Tim Comrie Comics and Art

Updates on the comics and art of Toronto Artist tim comrie

Of Human Bondage by Farley Somerset Wong

 
 Of Human Bondage
 
  Of Human Bondage is the story of Charlie Parish, a young Yorkie-Chin bought by a middle class, Western family. Many insist that Parish is a thinly-veiled portrait of the book’s author, Farley Somerset Wong. “This is a novel, not an autobiography, though much in it is autobiographical, more is pure invention,” the author once stated. Still one can’t deny the similarity of the book’s protagonist’s name to its author’s.

Plot Summary
 
  From the story’s outset Parish struggles with issues of cultural disparity and shyness. Charlie’s Chinese Cantonese heritage is at odds with his new family’s Japanese cultural practices and Canadian influences. Furthermore, while he appreciates the wit and intelligence of the all-woman household of the Ritsukos, he is intimidated by their extroverted manner and prefers to seek solace in solitary activities such as art and poetry.
 
  The new family often treats Charlie as an instrument for their entertainment, dressing him in humorous costumes, laughing, and taking photos to be shared with the neighbours. Charlie finds these experiences degrading and the wounds to his self-view inform unfortunate choices later in the story.

  One such “dress up” session haunts Charlie above all others. He is bound with balloons around his collar which inhibit his movement. The Ritsuko women laugh uproariously, seeing him as a delightful caricature of a popular new singer, known for her extravagant costumes. This painful moment reinforces Charlie’s bleak philosophy. Life seems to him a series of thefts: firstly, that of his biological family, then, that of his dignity, and, finally, that of his belief in romantic fulfillment.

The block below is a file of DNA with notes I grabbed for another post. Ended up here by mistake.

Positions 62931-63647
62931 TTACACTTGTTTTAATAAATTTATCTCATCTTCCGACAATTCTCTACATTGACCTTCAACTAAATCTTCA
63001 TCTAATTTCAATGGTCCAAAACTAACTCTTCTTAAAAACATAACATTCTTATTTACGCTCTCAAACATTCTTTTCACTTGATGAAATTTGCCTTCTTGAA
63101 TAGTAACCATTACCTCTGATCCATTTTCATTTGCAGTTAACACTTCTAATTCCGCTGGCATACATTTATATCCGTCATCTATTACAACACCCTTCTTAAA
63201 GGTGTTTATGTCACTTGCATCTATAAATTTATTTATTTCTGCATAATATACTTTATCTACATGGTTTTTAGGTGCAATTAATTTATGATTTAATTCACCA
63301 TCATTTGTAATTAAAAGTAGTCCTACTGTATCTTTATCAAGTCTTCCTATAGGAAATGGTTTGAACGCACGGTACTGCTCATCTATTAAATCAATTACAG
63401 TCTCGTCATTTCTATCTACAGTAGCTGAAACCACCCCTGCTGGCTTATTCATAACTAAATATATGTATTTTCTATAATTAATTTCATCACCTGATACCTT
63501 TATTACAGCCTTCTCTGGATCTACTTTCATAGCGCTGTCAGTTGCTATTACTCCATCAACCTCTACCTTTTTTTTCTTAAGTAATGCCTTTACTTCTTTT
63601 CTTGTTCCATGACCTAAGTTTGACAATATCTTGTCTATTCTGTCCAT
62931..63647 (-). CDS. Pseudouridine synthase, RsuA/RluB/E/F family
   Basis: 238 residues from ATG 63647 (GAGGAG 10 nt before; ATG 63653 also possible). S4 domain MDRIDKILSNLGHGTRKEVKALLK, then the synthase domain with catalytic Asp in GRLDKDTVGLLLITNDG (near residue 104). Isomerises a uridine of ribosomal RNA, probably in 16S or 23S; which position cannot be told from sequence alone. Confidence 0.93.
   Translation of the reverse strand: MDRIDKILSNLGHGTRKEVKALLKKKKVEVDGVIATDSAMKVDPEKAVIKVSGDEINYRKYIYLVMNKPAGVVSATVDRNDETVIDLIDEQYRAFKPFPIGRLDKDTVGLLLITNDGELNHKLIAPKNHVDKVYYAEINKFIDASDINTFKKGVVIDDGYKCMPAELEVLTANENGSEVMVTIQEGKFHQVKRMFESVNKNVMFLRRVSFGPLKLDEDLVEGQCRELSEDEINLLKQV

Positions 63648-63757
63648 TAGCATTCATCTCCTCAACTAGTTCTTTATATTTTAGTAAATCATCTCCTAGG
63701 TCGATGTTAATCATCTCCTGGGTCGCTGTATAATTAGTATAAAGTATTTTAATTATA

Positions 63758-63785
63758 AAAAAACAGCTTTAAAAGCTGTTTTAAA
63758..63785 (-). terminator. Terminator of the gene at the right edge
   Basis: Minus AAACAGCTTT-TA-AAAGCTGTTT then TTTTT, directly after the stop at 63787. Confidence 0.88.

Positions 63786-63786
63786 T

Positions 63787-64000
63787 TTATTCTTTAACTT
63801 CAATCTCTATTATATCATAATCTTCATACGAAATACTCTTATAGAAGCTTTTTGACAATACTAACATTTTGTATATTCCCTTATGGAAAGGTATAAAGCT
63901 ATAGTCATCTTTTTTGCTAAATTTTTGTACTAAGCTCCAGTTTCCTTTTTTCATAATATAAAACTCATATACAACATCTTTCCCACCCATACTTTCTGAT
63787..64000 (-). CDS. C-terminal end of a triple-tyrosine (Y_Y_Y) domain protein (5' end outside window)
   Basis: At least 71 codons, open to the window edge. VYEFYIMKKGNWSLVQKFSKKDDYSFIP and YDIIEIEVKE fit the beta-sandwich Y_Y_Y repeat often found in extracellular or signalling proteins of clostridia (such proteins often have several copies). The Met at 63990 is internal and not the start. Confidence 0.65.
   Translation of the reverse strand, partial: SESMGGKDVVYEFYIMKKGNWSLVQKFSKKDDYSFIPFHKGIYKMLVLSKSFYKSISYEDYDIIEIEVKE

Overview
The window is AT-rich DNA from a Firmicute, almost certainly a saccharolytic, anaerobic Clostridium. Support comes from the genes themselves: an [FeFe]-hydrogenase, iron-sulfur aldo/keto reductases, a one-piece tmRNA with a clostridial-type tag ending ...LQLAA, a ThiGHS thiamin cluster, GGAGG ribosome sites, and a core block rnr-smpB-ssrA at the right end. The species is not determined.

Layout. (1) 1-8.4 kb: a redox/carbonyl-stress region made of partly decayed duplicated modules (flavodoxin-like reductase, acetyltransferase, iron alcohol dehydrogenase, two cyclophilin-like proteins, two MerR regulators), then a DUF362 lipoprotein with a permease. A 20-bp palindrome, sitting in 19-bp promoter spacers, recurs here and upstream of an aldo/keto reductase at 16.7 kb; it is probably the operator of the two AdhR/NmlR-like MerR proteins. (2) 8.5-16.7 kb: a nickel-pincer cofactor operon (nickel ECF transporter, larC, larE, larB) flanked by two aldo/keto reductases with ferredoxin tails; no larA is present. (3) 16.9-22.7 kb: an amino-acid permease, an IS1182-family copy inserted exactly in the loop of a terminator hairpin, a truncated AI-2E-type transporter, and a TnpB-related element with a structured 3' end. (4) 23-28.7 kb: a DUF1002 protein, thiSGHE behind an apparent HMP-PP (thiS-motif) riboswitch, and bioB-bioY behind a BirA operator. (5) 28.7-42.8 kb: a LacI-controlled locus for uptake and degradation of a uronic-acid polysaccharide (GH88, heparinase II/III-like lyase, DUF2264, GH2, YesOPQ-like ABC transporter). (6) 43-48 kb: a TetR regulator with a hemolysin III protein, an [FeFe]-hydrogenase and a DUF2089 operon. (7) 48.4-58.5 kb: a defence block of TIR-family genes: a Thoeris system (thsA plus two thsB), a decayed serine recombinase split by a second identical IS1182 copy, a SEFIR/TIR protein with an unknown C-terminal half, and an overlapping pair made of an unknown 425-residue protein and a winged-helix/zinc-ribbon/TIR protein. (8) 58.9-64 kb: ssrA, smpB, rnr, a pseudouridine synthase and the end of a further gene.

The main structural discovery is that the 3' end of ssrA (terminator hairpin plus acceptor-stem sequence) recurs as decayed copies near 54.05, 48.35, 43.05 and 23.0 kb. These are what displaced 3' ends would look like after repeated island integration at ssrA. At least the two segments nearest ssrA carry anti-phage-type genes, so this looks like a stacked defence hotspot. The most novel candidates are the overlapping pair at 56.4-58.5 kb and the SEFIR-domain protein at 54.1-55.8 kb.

"God gives us the world which can be divided into chunks. He takes one chunk here, another there, and before you know it, everything you were born with is taken."
  Charlie attends behavior school and falls inexplicably in love with an unsightly and vulgar Cairn Terrier by the name of Loraine. His strange passion for her alienates his pathetically small group of friends as they cannot turn a blind eye to her tactless use of expletives.
 
  Events worsen when Charlie’s uncle, William, suffers a decline in health. William had encouraged Charlie’s interest in art and had inspired Charlie with eloquent similes about the young nephew’s poetry and William’s own passion for painting. When William’s right eye develops Primary Glaucoma, the aging dog’s extolment of art and its transcendental qualities happen with less frequency and conviction.
 
  As Charlie’s creative pursuits provide less and less satisfaction, and as those who had once inspired him become less enamoured with life, Charlie becomes embittered, moreso than he thought he ever would.
Criticism
  While many champion Wong’s seminal novel as a masterpiece of modern prose, others have criticized it as a drawn-out, self-indulgent, personal essay with “Life sucks” as its thesis.